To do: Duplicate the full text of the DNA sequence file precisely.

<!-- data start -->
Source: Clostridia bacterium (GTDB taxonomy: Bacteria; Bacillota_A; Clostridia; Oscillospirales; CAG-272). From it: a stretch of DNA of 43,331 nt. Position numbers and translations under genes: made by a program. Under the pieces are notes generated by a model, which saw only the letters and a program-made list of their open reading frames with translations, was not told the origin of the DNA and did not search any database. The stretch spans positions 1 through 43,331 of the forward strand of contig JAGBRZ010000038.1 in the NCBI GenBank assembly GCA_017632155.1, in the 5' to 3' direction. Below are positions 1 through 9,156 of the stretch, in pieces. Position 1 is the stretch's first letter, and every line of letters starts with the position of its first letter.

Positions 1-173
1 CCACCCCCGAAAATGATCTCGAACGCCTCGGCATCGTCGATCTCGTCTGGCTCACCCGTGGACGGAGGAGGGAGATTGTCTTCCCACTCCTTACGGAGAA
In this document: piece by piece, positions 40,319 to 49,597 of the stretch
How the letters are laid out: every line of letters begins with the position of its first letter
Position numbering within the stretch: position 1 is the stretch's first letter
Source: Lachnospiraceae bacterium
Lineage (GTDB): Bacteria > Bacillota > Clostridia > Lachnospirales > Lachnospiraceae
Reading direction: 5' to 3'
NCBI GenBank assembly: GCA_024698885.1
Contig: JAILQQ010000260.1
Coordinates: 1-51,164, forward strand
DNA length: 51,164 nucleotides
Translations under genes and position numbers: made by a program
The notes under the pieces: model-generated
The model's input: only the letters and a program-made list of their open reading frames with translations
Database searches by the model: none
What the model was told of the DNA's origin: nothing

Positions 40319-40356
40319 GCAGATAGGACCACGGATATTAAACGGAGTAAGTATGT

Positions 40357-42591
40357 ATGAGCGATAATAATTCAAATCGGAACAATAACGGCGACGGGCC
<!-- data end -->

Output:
Source: Clostridia bacterium (GTDB taxonomy: Bacteria; Bacillota_A; Clostridia; Oscillospirales; CAG-272). From it: a stretch of DNA of 43,331 nt. Position numbers and translations under genes: made by a program. Under the pieces are notes generated by a model, which saw only the letters and a program-made list of their open reading frames with translations, was not told the origin of the DNA and did not search any database. The stretch spans positions 1 through 43,331 of the forward strand of contig JAGBRZ010000038.1 in the NCBI GenBank assembly GCA_017632155.1, in the 5' to 3' direction. Below are positions 1 through 9,156 of the stretch, in pieces. Position 1 is the stretch's first letter, and every line of letters starts with the position of its first letter.

Positions 1-173
1 CCACCCCCGAAAATGATCTCGAACGCCTCGGCATCGTCGATCTCGTCTGGCTCACCCGTGGACGGAGGAGGGAGATTGTCTTCCCACTCCTTACGGAGAA
In this document: piece by piece, positions 40,319 to 49,597 of the stretch
How the letters are laid out: every line of letters begins with the position of its first letter
Position numbering within the stretch: position 1 is the stretch's first letter
Source: Lachnospiraceae bacterium
Lineage (GTDB): Bacteria > Bacillota > Clostridia > Lachnospirales > Lachnospiraceae
Reading direction: 5' to 3'
NCBI GenBank assembly: GCA_024698885.1
Contig: JAILQQ010000260.1
Coordinates: 1-51,164, forward strand
DNA length: 51,164 nucleotides
Translations under genes and position numbers: made by a program
The notes under the pieces: model-generated
The model's input: only the letters and a program-made list of their open reading frames with translations
Database searches by the model: none
What the model was told of the DNA's origin: nothing

Positions 40319-40356
40319 GCAGATAGGACCACGGATATTAAACGGAGTAAGTATGT

Positions 40357-42591
40357 ATGAGCGATAATAATTCAAATCGGAACAATAACGGCGACGGGCC